- Permitting lawyers to expand and contract billable hours expectations and compensation in response to market forces and lawyers' needs
- Encouraging and promoting lawyers to retrain and alter practice areas to meet the needs of the firm and market forces that create greater demand for certain practice areas compared to others
- Providing real support for these options, not just tolerance or superficial, halfhearted acquiescence
Firms that not only permit but truly support and promote both a wide variety of work-time options and retraining within the firm will create a more supple and responsive workplace. This new approach is a win-win proposition for the firm and the lawyers who work there.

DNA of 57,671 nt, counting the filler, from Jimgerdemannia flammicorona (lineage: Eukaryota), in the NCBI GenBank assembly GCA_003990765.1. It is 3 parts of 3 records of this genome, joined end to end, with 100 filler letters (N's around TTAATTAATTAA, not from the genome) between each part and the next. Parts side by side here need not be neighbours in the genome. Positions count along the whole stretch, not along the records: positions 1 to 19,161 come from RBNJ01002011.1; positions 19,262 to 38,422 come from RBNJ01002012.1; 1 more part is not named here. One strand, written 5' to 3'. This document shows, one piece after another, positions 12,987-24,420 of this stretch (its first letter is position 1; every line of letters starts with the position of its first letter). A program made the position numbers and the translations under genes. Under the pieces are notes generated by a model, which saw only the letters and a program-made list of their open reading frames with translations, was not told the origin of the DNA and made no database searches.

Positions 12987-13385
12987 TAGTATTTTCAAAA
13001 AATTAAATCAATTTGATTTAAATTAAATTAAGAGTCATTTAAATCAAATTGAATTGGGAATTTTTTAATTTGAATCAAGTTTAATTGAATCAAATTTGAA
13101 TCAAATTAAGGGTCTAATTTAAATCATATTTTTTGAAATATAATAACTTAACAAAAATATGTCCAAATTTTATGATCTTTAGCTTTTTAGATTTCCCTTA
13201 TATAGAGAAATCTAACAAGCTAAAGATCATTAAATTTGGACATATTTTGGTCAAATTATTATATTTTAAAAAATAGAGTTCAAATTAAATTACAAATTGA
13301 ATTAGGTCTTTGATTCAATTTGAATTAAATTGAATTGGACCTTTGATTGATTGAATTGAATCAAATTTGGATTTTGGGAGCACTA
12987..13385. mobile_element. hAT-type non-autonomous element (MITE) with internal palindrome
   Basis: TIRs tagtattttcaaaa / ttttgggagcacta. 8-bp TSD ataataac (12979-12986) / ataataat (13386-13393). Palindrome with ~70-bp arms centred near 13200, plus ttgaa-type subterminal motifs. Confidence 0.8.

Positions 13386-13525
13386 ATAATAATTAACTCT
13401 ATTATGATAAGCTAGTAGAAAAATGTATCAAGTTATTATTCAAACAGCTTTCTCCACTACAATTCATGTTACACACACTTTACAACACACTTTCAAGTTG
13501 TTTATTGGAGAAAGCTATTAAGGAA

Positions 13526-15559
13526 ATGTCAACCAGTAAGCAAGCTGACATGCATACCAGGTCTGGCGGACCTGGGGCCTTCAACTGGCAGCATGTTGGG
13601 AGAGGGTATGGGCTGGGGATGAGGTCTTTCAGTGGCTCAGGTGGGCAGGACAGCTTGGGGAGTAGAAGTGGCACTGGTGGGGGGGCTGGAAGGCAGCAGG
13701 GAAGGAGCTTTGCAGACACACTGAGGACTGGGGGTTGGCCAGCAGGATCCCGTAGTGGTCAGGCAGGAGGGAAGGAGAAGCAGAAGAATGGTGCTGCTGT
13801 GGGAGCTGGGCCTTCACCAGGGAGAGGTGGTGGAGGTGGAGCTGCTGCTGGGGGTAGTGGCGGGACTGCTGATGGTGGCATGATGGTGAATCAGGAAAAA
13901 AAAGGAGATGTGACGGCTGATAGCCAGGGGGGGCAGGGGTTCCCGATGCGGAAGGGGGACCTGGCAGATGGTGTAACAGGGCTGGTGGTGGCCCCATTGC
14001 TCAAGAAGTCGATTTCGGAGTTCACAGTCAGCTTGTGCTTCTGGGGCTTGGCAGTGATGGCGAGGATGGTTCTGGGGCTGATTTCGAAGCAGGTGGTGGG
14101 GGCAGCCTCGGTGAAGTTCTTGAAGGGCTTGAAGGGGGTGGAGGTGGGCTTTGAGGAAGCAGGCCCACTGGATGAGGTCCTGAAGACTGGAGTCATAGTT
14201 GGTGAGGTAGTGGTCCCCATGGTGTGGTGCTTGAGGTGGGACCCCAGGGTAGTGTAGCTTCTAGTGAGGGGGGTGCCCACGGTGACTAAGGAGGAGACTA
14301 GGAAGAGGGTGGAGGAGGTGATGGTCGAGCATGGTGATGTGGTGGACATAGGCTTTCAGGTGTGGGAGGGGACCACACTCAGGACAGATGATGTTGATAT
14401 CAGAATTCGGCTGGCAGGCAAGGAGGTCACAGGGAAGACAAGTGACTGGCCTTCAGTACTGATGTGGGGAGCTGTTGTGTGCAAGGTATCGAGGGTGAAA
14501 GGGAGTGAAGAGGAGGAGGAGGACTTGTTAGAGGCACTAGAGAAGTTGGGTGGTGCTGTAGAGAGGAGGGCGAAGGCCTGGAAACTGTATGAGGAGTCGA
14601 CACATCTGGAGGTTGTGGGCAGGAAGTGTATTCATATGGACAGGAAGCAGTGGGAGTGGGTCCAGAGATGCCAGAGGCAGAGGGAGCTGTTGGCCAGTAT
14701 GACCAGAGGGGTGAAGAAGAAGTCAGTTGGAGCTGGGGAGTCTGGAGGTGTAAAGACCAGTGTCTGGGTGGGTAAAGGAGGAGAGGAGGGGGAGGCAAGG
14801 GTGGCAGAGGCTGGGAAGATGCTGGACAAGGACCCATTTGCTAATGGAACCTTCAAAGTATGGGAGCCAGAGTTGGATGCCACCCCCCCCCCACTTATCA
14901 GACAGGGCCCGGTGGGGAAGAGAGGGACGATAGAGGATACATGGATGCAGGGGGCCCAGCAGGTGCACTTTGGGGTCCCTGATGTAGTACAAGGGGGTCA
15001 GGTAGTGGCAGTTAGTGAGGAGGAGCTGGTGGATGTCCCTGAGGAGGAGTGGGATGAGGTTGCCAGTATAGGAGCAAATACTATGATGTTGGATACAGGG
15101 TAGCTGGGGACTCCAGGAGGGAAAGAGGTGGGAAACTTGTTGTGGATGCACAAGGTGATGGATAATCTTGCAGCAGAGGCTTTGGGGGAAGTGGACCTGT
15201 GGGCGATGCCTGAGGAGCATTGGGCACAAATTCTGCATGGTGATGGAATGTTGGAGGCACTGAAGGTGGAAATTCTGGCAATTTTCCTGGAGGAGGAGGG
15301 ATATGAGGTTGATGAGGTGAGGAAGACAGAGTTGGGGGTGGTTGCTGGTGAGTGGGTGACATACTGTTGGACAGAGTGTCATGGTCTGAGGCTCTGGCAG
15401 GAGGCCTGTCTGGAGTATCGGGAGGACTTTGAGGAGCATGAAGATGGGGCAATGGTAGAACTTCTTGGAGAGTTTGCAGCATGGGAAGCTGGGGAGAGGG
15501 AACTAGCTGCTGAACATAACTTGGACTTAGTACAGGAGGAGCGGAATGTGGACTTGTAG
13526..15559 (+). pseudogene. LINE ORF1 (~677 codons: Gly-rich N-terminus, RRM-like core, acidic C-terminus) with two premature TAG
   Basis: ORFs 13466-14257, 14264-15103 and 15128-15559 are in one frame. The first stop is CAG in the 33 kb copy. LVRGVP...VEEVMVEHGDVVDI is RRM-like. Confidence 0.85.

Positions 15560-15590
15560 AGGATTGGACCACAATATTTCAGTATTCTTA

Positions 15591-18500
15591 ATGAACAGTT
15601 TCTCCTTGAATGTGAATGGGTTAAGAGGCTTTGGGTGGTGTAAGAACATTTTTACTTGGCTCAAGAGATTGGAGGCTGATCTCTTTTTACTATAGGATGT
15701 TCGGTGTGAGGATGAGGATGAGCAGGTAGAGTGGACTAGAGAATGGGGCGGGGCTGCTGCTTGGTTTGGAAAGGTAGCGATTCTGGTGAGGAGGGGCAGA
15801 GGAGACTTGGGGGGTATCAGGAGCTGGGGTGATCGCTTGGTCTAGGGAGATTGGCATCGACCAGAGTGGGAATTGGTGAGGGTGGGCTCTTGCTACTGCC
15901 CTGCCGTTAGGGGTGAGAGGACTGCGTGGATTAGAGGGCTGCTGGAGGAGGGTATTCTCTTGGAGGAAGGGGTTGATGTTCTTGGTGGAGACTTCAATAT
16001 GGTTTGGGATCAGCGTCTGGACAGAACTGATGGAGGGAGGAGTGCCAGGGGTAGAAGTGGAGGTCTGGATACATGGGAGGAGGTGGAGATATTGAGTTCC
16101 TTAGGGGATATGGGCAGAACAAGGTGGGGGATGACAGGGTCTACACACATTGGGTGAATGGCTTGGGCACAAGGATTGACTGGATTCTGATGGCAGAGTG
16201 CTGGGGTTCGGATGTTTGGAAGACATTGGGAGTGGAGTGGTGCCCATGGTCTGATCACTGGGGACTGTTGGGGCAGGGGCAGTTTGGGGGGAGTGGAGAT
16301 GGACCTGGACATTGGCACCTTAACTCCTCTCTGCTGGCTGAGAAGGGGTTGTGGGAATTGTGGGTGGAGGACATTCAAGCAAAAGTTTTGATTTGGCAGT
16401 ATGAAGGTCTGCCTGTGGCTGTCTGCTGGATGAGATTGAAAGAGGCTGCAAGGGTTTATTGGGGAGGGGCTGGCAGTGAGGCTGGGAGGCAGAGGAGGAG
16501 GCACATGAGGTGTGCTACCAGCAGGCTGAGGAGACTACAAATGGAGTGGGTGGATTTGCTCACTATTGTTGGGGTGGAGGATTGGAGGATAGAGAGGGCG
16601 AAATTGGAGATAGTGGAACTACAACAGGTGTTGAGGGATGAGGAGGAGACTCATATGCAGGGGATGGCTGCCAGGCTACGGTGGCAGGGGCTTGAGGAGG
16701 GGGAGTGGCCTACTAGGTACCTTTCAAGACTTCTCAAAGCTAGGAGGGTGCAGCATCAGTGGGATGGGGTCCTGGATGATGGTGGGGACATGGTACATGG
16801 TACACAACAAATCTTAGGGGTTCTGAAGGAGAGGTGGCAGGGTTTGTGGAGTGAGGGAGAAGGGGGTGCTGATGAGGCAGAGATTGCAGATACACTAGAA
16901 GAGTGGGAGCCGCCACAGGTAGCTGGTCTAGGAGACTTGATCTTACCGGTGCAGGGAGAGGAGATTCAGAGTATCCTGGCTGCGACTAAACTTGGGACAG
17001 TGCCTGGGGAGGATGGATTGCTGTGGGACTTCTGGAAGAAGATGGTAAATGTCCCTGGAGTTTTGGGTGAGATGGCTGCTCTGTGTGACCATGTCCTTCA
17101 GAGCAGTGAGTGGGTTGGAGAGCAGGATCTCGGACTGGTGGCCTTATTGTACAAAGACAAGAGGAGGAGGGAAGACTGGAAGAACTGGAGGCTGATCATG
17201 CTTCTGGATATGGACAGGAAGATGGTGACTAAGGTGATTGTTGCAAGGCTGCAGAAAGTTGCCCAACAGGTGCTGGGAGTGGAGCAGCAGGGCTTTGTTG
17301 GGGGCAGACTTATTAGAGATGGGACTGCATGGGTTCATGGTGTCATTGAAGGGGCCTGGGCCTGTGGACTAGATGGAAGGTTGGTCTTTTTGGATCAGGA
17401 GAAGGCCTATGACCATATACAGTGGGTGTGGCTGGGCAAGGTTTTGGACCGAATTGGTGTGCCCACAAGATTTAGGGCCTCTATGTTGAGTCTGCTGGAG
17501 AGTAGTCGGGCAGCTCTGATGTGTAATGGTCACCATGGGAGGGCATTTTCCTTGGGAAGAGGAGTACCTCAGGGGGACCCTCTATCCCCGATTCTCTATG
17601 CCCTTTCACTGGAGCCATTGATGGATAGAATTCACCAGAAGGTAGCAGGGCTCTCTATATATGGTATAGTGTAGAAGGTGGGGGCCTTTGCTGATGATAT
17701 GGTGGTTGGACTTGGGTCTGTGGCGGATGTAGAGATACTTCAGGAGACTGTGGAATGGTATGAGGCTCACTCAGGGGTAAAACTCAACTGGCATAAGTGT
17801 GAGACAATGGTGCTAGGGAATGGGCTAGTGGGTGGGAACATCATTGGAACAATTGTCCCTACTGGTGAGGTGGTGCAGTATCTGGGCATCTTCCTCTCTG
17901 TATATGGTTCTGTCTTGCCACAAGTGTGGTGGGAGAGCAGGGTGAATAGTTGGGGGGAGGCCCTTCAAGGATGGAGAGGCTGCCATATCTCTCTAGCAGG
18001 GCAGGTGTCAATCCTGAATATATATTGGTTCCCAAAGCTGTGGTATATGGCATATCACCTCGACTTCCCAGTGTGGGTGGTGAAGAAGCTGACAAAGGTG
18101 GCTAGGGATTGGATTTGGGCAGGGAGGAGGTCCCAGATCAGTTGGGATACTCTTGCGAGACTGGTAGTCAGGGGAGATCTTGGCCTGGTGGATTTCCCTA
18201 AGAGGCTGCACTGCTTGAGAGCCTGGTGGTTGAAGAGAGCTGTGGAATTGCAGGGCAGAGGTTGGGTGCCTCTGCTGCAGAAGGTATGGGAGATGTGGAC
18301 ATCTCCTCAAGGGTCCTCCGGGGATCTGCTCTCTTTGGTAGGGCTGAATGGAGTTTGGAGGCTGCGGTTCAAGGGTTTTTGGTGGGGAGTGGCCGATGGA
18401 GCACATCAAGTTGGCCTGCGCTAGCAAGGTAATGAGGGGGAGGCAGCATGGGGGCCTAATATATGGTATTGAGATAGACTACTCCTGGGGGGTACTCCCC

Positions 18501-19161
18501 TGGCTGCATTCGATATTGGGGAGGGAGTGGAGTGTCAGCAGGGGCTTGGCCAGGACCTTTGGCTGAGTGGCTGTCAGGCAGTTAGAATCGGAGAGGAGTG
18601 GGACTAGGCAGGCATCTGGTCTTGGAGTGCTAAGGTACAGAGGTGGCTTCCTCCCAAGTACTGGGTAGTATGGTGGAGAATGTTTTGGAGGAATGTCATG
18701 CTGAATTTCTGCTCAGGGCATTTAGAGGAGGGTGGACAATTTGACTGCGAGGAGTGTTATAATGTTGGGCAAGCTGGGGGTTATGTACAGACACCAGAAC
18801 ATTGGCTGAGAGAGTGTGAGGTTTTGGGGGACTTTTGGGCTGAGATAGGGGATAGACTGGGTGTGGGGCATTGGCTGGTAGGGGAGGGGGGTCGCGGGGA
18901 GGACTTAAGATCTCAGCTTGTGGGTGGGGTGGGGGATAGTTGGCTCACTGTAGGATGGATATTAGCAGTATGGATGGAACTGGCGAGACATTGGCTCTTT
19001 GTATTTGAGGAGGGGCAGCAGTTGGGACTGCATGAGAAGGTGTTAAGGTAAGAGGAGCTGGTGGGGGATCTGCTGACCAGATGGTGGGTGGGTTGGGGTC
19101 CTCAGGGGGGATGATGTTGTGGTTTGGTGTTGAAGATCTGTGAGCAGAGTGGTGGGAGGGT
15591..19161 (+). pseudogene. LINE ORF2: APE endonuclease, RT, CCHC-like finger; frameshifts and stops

Don't Tell, Don't Ask
A majority of the lawyers I work with as a career counselor voice a strong desire to balance work and life outside of work. Many (men and women alike) say they would prefer to work fewer and more flexible hours. These lawyers would be willing to earn less if they could still have sophisticated, challenging work and be treated as valuable team members.
But it is often difficult for lawyers to express the wish for an alternative work arrangement. They fear being treated as second-class citizens and scrutinized about their "commitment" to the profession if they so much as mention an interest in reduced hours. So, while many lawyers leave their firms because they are overworked, they almost never tell the firm the true reason for their departure. As a result, managers at many firms are often unaware of the depth of lawyer dissatisfaction.